“That's the secret. If you want to keep moving, you've gotta keep moving,” explained 74-year-old, Marsha Guillaume.
Guillaume lives in Snyder. She’s a retired speech pathologist and an avid gardener, and she's also living with Parkinson's Disease. It’s a disorder of the nervous system that effects movement. “I thought of Parkinson's as a death sentence. It's not. It's a terrible inconvenience, and it means giving up things in life that were important to you before. But you find ways to deal with that,” she said.
Guillaume no longer drives. She said she’s now too weak to move a steering wheel.
But at the Burchfield Penney Art Center in Buffalo, she's able to gain back some of that strength and independence thanks to a dance class called “Art Moves Me.”
Reporter Ali Touhey: How does that help Parkinson's patients?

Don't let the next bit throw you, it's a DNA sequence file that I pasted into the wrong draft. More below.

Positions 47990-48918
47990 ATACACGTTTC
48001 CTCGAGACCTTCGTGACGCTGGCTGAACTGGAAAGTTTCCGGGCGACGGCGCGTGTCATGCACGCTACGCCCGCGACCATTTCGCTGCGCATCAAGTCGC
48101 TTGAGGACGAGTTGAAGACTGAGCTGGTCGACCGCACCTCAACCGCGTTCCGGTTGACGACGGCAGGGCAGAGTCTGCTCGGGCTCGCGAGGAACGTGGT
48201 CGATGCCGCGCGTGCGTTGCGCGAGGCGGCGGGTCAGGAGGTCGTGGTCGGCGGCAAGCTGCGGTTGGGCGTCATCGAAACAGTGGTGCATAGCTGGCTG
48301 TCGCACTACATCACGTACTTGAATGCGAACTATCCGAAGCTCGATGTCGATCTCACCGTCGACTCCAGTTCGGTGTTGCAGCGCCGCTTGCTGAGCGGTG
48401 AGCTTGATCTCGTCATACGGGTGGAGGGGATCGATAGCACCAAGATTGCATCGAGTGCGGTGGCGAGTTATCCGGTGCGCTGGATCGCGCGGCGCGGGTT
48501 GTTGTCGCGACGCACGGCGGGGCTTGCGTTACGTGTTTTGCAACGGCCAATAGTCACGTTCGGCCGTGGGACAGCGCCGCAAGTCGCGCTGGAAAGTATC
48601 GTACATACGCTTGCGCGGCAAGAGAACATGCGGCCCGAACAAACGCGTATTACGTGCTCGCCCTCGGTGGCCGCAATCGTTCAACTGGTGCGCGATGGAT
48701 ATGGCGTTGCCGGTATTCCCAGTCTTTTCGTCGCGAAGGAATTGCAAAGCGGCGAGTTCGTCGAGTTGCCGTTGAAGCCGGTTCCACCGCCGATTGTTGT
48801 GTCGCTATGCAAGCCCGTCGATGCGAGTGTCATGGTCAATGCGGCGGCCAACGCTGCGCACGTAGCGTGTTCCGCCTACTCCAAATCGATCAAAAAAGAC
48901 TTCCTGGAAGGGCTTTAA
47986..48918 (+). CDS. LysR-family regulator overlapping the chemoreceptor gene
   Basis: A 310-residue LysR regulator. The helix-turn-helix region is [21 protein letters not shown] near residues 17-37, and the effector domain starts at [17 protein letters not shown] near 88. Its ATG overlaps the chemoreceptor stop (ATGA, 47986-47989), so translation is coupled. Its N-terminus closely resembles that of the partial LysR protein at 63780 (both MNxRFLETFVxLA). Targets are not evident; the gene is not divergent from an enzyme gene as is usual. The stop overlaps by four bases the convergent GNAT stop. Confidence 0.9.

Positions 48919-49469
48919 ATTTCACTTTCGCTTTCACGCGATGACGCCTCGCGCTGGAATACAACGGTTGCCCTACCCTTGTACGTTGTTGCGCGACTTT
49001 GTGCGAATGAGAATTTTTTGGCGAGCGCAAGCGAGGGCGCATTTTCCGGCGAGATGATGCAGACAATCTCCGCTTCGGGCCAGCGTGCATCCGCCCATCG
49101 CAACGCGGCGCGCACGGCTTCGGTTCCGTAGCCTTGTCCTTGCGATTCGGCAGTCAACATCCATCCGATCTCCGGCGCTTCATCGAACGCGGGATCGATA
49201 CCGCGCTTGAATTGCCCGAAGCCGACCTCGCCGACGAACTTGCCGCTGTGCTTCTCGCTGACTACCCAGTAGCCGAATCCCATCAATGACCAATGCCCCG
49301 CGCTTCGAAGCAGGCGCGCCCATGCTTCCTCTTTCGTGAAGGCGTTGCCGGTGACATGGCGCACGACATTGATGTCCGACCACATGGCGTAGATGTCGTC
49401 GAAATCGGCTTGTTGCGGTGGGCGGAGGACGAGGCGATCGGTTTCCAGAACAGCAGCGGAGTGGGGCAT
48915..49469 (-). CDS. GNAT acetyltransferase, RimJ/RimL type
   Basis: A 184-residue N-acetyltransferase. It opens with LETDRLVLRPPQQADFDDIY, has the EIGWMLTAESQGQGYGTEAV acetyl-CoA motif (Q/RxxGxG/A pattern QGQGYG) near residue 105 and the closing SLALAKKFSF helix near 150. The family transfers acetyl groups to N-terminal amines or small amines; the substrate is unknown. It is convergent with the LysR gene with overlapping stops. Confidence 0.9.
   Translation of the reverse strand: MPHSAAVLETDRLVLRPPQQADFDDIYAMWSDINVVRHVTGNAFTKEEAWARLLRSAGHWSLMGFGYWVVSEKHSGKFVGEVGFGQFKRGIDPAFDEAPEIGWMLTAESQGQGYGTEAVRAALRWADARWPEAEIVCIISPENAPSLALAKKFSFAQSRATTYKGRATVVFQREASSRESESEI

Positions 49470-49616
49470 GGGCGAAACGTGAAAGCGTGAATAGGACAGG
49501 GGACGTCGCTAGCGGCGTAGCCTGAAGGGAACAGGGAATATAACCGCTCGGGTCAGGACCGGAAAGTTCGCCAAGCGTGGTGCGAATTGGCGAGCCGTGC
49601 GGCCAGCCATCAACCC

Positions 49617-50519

Class Instructor Cynthia Pegado: There's so much going on and this is all incredibly helpful for the Parkinsonian brain because we're creating new neural pathways in a very complex way. Their bodies betray them. And, I know the deep joy and gratitude when I'm able to use my body in these beautiful expressive ways.
That’s why Pegado said she launched the class about three years ago.
“You have to think about what you're doing. You have to react and you have to put it all together and it's not easy,” said dancer, Steven Bernstein.
But, it's worth it if you ask Marsha Guillaume. Typically--she uses a walker. But after she finishes a class, she’s able to go without. And there's something else Guillaume gets out of attending the dance class, something else money can't buy: “We've become kind of a family. And, that has been important to me. These folks are truly like family.”
For class information, click here.